Gilmore v. Gonzales:
The Ninth Circuit decided Gilmore v. Gonzales today. (This was the airport ID requirement/ secret law case that I blogged about before.) The Court upheld the ID requirement in a unanimous opinion by Judge Paez. The Court didn't seem particularly troubled by Gilmore's legal claims, either about the Fourth Amendment or the "secret law" Due Process claim.

  The Court held that the law did not violate Due Process because the law was not a criminal law and Gilmore was fully informed about the rule at issue:
Gilmore had actual notice of the identification policy. He alleged that several airline personnel asked him for identification and informed him of the identification policy. They told him that in order to board the aircraft, he must either present identification or be subject to a "selectee" search. He also saw a sign in front of United Airlines’ ticketing counter that read "PASSENGERS MUST PRESENT IDENTIFICATION UPON INITIAL CHECK-IN." Although Gilmore was not given the text of the identification policy due to the Security Directive’s classification as SSI, he was nonetheless accorded adequate notice given that he was informed of the policy and how to comply.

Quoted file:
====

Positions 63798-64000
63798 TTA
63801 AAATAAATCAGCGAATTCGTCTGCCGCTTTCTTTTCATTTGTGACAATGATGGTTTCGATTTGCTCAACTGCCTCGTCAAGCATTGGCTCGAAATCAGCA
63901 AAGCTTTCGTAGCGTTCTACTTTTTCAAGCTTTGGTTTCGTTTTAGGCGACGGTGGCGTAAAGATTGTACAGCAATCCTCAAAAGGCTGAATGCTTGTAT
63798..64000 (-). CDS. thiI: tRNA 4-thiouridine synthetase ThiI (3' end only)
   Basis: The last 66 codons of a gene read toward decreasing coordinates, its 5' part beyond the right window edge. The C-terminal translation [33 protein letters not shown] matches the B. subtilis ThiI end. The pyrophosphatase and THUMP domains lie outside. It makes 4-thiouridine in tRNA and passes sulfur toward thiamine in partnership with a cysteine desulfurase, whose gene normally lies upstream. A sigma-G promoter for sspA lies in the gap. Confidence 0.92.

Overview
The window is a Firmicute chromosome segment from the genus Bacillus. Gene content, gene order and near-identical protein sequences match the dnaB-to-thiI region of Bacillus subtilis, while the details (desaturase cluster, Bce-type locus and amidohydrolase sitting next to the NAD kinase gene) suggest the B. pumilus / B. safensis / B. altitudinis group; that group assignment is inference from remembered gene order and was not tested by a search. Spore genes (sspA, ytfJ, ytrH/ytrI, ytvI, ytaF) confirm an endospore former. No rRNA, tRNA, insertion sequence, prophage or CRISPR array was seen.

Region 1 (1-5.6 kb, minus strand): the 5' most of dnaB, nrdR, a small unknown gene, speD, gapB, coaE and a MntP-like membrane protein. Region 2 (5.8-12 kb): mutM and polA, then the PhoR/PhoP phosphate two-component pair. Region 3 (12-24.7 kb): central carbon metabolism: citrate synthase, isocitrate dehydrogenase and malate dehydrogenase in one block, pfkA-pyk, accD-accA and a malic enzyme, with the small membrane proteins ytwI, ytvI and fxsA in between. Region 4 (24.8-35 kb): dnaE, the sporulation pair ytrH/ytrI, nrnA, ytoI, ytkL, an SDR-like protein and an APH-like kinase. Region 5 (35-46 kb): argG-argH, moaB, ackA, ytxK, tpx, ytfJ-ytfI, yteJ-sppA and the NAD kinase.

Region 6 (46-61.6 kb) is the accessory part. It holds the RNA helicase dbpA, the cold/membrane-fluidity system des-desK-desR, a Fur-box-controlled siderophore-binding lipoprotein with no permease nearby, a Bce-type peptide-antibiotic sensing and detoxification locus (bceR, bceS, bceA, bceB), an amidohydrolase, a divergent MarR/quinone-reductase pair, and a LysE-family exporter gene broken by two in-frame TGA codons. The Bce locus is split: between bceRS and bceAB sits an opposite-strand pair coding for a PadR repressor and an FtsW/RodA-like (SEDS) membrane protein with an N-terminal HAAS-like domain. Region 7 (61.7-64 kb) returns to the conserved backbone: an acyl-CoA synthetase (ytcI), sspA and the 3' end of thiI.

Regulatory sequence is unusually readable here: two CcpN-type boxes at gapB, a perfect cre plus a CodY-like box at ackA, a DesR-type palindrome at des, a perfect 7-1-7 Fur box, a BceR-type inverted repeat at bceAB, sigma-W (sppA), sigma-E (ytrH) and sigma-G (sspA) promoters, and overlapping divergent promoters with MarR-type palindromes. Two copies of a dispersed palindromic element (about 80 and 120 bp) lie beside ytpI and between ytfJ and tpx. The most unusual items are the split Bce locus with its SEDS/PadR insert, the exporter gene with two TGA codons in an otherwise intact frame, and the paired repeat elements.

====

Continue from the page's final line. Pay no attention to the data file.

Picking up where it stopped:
Judge Paez also rejected Gilmore's Fourth Amendment claims relying on Ninth Circuit precedent. The gist of the analysis was that forcing Gilmore to submit to a search if he refused to provide an ID was reasonable, because it gave him a choice of options:
Gilmore had a meaningful choice. He could have presented identification, submitted to a search, or left the airport. That he chose the latter does not detract from the fact that he could have boarded the airplane had he chosen one of the other two options.
  Thanks to Howard for the link.